I had no idea what I was stepping into, but I presumed it was filled with creative geniuses, exciting people with great personalities who I could talk to about all things geek. That was largely true. The world I had gladly left behind was one where I was already an experienced manager of small teams, having served as an IT contractor for ten years or so. I had run my own web development company (building mail servers from scratch, basing web hosting hardware under my desk at home and using Dreamweaver back when it belonged to Macromedia). I had been a teacher and head of department when I left University. I had worked as a tech author, an evolution out of my desire to be a game writer and indeed found some success writing modules and scenarios for old Wizards of the Coast RPGs. I had become an e-learning consultant because I loved training people. I worked for all sorts of places, from the Foreign Office in London to Pfizer in Kent. In all this time I had never heard of a games industry. However, I did learn a whole lot about managing work, time and people.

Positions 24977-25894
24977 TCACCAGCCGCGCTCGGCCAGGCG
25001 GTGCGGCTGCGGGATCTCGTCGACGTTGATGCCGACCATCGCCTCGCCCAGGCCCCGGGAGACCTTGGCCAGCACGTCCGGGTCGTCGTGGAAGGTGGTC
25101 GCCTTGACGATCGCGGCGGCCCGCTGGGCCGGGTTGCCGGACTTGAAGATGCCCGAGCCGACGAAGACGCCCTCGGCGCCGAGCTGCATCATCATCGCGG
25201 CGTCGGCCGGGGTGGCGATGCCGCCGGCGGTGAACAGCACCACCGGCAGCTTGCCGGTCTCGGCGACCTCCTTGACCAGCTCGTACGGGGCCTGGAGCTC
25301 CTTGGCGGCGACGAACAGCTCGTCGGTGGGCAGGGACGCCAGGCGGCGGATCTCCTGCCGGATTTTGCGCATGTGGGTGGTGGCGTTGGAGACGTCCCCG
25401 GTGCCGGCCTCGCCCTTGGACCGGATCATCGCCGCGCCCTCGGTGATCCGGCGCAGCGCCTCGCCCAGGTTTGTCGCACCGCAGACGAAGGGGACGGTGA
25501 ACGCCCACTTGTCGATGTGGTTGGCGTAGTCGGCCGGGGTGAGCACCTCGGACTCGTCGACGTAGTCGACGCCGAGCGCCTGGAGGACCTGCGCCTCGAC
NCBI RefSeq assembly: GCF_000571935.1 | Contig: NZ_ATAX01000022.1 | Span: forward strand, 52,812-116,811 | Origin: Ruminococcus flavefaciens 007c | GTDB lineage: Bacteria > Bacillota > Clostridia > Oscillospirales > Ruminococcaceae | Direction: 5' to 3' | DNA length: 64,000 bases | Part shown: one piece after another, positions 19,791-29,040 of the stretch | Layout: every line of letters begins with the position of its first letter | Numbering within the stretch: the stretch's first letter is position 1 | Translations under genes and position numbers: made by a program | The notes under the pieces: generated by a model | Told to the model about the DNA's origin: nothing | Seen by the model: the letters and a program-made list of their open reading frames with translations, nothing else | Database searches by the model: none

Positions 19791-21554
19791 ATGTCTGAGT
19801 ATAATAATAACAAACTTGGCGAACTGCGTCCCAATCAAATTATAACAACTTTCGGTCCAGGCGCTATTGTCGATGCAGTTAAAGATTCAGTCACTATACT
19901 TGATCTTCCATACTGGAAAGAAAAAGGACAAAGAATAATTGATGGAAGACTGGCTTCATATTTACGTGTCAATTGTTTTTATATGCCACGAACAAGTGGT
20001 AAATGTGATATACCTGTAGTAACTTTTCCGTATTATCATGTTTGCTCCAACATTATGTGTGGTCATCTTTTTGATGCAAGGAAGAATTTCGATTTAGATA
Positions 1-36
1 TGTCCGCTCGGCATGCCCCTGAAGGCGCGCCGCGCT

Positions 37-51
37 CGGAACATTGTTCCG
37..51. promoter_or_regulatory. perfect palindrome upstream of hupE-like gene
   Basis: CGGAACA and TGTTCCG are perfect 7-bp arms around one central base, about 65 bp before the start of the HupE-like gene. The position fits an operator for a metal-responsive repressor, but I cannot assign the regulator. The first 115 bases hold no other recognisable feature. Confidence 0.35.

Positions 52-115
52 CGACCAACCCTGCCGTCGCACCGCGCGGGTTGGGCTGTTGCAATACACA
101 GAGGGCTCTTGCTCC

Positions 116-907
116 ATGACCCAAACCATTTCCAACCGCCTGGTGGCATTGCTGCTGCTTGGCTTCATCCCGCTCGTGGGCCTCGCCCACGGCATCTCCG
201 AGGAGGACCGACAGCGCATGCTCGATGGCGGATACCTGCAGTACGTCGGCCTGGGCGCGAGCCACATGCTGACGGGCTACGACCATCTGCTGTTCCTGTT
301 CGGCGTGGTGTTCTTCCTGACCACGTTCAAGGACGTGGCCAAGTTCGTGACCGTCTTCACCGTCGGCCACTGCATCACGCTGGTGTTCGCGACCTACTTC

Sony’s PlayStation Home was a fascinating project to work on – it wasn’t a game, it wasn’t just a platform, it wasn’t just a virtual community, it was trying to be so many different things. We were ultimately deemed to be unsuccessful and when the PS4 loomed large, it was decided not to move PS Home across. Instead, we morphed to produce games in partnership with PS+ that showcased the knowledge we had gained from PS Home.